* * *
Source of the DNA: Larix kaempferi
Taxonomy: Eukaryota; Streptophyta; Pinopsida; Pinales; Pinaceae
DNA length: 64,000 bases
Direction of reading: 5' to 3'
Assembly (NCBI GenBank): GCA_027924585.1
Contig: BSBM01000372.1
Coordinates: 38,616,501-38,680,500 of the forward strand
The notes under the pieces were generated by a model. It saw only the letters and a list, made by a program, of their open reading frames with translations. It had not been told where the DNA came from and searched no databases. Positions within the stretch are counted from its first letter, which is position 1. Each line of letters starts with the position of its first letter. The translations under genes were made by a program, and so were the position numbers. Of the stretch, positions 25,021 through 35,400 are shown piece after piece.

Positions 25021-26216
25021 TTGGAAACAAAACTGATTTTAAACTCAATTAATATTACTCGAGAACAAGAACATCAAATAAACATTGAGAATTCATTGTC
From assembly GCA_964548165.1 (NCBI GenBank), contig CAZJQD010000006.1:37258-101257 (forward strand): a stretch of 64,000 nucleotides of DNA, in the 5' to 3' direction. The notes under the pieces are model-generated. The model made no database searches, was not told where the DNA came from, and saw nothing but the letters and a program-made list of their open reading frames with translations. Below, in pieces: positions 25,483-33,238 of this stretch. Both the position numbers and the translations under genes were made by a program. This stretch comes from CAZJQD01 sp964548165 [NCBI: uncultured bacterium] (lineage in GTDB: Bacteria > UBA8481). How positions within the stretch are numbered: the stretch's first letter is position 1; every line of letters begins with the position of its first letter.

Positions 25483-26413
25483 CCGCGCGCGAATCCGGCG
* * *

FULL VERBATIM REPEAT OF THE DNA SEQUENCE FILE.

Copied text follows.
Source of the DNA: Larix kaempferi
Taxonomy: Eukaryota; Streptophyta; Pinopsida; Pinales; Pinaceae
DNA length: 64,000 bases
Direction of reading: 5' to 3'
Assembly (NCBI GenBank): GCA_027924585.1
Contig: BSBM01000372.1
Coordinates: 38,616,501-38,680,500 of the forward strand
The notes under the pieces were generated by a model. It saw only the letters and a list, made by a program, of their open reading frames with translations. It had not been told where the DNA came from and searched no databases. Positions within the stretch are counted from its first letter, which is position 1. Each line of letters starts with the position of its first letter. The translations under genes were made by a program, and so were the position numbers. Of the stretch, positions 25,021 through 35,400 are shown piece after piece.

Positions 25021-26216
25021 TTGGAAACAAAACTGATTTTAAACTCAATTAATATTACTCGAGAACAAGAACATCAAATAAACATTGAGAATTCATTGTC
From assembly GCA_964548165.1 (NCBI GenBank), contig CAZJQD010000006.1:37258-101257 (forward strand): a stretch of 64,000 nucleotides of DNA, in the 5' to 3' direction. The notes under the pieces are model-generated. The model made no database searches, was not told where the DNA came from, and saw nothing but the letters and a program-made list of their open reading frames with translations. Below, in pieces: positions 25,483-33,238 of this stretch. Both the position numbers and the translations under genes were made by a program. This stretch comes from CAZJQD01 sp964548165 [NCBI: uncultured bacterium] (lineage in GTDB: Bacteria > UBA8481). How positions within the stretch are numbered: the stretch's first letter is position 1; every line of letters begins with the position of its first letter.

Positions 25483-26413
25483 CCGCGCGCGAATCCGGCG